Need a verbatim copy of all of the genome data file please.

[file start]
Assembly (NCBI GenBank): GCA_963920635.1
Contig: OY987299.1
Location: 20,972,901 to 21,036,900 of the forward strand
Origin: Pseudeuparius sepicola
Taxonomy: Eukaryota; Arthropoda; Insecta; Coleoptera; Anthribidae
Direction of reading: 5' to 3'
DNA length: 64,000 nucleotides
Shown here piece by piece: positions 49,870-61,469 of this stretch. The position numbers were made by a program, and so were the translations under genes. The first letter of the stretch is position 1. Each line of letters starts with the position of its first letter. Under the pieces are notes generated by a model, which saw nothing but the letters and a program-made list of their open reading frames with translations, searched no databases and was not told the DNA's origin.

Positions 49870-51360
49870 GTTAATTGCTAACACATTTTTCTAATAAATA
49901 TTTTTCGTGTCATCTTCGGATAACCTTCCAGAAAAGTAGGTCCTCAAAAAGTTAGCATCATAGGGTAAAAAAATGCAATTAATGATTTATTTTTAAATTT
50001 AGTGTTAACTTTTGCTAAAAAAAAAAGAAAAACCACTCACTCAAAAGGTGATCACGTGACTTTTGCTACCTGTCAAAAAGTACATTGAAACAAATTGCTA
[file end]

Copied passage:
Assembly (NCBI GenBank): GCA_963920635.1
Contig: OY987299.1
Location: 20,972,901 to 21,036,900 of the forward strand
Origin: Pseudeuparius sepicola
Taxonomy: Eukaryota; Arthropoda; Insecta; Coleoptera; Anthribidae
Direction of reading: 5' to 3'
DNA length: 64,000 nucleotides
Shown here piece by piece: positions 49,870-61,469 of this stretch. The position numbers were made by a program, and so were the translations under genes. The first letter of the stretch is position 1. Each line of letters starts with the position of its first letter. Under the pieces are notes generated by a model, which saw nothing but the letters and a program-made list of their open reading frames with translations, searched no databases and was not told the DNA's origin.

Positions 49870-51360
49870 GTTAATTGCTAACACATTTTTCTAATAAATA
49901 TTTTTCGTGTCATCTTCGGATAACCTTCCAGAAAAGTAGGTCCTCAAAAAGTTAGCATCATAGGGTAAAAAAATGCAATTAATGATTTATTTTTAAATTT
50001 AGTGTTAACTTTTGCTAAAAAAAAAAGAAAAACCACTCACTCAAAAGGTGATCACGTGACTTTTGCTACCTGTCAAAAAGTACATTGAAACAAATTGCTA